“Snowy October morning in Millstone,” by joiseyshowaa (CC BY-SA 2.0)
Ecclesiastes 3.1-8 (NRSV)
For everything there is a season, and a time for every matter under heaven:
2a time to be born, and a time to die;
a time to plant, and a time to pluck up what is planted; 3
a time to kill, and a time to heal;
a time to break down, and a time to build up;
4a time to weep, and a time to laugh;
a time to mourn, and a time to dance;
5a time to throw away stones, and a time to gather stones together;
a time to embrace, and a time to refrain from embracing;
6a time to seek, and a time to lose;
a time to keep, and a time to throw away;
7a time to tear, and a time to sew;
a time to keep silence, and a time to speak;
8a time to love, and a time to hate;
a time for war, and a time for peace.
These have to be some of the most famous words in Ecclesiastes.
I would bet the song we heard the choir sing has had a big part in our recognizing this passage.
The Byrds 1965 recording of this song is by far the most familiar – musicians like Judy Collins, Emmylou Harris, and even Dolly Parton have performed this song.
A bit of trivia, do you all know who originally wrote the melody and arranged “Turn, Turn, Turn?”
- It was Pete Seeger in the 1950’s.
Pete Seeger made a couple of adjustments and additions to the biblical text:
- He added the “Turn, turn, turn” part, and
- Toward the end, in the line, “A time for love, a time for hate, a time for peace,” he added, “I swear its not too late.”
These additions, especially those six words, “I swear its not too late” change the tone of the passage and reveal Pete Seeger’s interpretation of Ecclesiastes 3.
“The Teacher” uses pairs of opposites to capture the full experience of human life. The Teacher’s poem captures everything that lies in-between birth and death … the things we don’t have much of a say about, like being born and dying … the things in life we respond to … and the things in life we take initiative for like planting and harvesting … breaking down and building up … even embracing. “The Teacher” continues, after these familiar lines, asking a question something like, “What is the point?” There is all this stuff in our lives … all this stuff that happens to us … all this stuff we do …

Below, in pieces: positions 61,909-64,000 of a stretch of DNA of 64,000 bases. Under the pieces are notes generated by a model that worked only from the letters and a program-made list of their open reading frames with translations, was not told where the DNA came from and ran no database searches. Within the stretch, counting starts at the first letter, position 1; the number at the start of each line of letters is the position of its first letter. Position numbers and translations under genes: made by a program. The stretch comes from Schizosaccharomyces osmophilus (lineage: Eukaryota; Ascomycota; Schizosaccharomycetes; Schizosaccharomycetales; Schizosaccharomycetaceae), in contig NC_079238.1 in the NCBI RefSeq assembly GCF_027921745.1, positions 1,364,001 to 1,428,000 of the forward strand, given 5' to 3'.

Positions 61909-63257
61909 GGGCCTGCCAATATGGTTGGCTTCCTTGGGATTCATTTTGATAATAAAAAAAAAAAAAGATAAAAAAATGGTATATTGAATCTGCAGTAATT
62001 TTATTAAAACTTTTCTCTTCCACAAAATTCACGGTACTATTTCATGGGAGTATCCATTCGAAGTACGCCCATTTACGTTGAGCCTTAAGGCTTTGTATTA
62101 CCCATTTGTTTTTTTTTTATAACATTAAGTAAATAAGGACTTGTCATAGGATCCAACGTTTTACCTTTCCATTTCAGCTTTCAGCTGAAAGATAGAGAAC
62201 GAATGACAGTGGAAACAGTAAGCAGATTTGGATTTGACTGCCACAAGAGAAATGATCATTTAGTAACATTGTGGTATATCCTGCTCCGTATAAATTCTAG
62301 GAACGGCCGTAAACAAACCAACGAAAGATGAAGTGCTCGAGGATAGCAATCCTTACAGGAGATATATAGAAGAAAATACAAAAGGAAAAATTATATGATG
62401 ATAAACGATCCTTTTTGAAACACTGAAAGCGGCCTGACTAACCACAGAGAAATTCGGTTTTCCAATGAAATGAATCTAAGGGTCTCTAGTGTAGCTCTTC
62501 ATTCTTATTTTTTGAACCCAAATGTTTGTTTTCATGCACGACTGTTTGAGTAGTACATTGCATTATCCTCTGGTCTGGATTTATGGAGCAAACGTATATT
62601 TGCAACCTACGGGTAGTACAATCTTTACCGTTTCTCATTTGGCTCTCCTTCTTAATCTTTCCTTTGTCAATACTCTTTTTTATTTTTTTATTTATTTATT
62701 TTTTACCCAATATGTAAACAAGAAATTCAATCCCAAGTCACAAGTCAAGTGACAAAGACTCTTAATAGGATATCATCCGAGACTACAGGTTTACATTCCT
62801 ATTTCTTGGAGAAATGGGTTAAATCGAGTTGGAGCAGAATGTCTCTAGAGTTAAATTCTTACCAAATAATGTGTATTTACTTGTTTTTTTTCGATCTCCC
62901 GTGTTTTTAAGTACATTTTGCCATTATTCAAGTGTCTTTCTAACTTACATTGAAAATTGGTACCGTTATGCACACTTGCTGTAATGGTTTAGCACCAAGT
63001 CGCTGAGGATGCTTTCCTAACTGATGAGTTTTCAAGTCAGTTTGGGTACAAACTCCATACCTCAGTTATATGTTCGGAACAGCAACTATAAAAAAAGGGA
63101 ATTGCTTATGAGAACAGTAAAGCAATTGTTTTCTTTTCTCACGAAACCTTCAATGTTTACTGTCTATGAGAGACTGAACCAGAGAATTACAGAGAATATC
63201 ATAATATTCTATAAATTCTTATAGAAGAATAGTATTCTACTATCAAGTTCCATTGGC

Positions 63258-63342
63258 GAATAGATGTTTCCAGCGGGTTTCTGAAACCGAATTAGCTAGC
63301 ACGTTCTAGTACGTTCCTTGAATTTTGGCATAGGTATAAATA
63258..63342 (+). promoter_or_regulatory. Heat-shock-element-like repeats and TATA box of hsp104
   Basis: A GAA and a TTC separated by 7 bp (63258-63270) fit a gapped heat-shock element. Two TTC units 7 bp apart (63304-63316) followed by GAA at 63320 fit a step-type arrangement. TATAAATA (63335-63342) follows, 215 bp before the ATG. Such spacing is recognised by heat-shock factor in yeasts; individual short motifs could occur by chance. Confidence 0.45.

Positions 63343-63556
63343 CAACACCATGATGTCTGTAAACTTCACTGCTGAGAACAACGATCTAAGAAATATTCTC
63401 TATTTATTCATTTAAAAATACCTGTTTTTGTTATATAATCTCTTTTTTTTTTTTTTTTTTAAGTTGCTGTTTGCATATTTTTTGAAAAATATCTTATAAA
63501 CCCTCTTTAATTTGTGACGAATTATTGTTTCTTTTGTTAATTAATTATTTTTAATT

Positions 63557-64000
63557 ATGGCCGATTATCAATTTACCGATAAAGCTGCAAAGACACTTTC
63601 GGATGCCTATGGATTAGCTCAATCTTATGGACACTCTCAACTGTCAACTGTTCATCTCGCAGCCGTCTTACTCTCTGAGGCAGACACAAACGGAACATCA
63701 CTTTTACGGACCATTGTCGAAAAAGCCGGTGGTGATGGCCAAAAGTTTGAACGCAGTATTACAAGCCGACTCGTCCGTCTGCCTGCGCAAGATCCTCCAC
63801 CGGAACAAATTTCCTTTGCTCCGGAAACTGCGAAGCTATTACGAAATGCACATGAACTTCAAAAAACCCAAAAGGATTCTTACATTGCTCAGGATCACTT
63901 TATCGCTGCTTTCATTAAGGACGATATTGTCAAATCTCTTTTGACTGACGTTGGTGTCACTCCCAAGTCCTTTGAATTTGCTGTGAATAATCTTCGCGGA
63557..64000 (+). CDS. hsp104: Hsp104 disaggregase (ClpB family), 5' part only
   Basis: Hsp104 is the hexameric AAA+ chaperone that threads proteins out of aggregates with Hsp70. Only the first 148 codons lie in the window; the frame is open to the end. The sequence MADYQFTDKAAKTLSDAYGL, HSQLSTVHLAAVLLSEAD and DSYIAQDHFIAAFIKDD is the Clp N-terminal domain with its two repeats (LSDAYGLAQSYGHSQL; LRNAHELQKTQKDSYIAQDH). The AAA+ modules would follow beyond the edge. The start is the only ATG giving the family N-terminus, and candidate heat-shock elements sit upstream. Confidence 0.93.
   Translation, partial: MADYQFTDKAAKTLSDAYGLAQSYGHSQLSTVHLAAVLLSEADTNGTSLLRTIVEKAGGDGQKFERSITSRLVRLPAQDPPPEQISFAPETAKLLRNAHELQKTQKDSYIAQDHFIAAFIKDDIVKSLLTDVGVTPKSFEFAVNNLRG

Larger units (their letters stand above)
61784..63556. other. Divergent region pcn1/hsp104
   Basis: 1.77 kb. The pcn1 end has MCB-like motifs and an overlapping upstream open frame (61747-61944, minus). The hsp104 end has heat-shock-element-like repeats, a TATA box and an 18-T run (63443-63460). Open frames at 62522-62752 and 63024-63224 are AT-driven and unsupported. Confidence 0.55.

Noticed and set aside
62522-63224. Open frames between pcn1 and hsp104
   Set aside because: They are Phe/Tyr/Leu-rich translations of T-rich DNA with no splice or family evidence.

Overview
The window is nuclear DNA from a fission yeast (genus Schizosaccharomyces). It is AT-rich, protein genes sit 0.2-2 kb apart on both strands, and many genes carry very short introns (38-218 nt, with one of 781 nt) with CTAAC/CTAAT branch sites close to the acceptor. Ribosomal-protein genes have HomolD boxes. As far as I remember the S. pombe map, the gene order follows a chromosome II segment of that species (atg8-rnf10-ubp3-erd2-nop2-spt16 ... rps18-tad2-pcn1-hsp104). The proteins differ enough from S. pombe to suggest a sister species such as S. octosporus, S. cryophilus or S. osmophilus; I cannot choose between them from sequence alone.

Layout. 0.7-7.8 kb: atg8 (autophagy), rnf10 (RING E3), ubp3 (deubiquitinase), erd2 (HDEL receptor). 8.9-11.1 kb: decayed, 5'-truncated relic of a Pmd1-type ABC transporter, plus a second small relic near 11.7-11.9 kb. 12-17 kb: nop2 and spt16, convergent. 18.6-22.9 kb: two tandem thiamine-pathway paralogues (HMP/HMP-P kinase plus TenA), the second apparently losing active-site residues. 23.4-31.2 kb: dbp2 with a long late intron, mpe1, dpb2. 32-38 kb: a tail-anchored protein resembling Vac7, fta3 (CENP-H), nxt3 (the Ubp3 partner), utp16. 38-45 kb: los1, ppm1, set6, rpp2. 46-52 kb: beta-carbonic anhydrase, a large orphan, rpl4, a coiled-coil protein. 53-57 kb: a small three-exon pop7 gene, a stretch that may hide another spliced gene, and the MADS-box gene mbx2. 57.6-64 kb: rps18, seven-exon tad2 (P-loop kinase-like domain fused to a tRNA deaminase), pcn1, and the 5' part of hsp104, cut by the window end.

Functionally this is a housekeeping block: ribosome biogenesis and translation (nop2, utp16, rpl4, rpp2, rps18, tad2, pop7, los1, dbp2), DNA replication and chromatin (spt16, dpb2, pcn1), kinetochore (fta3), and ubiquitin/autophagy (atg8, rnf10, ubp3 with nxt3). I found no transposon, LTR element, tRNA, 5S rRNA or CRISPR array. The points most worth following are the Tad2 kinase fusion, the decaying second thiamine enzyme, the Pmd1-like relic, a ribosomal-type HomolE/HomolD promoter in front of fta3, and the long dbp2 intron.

9What gain have the workers from their toil? 10I have seen the business that God has given to everyone to be busy with. 11He has made everything suitable for its time; moreover he has put a sense of past and future into their minds, yet they cannot find out what God has done from the beginning to the end. 12I know that there is nothing better for them than to be happy and enjoy themselves as long as they live; 13moreover, it is God’s gift that all should eat and drink and take pleasure in all their toil. 14I know that whatever God does endures forever; nothing can be added to it, nor anything taken from it; God has done this, so that all should stand in awe before him. 15That which is, already has been; that which is to be, already is; and God seeks out what has gone by (Ecclesiastes 3.9-15 NRSV).
“The Teacher” seems to come to the realization that the point is to find joy and fulfillment in the midst of all this stuff that comes together to make up our lives – the big stuff … the little stuff … the ordinary stuff … the exciting stuff. Rolf Jacobson (along with other Bible teachers) summarize the point of Ecclesiastes 3, saying, “There is value in finding joy and love [and the presence of God] in the ordinary things of life” (Rolf Jacobson, Working Preacher).
Pete Seeger’s interpretation, especially with the few words he added and the historical context the song was written and performed in, makes Ecclesiastes 3 sound more like something Israel’s ancient prophets would say … it sounds more like a call to repentance from Isaiah or Jeremiah, “Turn away from this unfaithful stuff you are doing, and turn toward God … turn away from war and turn toward peace … turn, its not too late!”
Pete Seeger’s interpretation is important and challenging and timely, but maybe not the main point “The Teacher” was aiming for.
Looking at this passage and keeping in mind the things in Ecclesiastes that come before and after it, there seem to be two main points that show up:
- There is encouragement to find joy and God’s presence in the ordinary things that make up our lives, and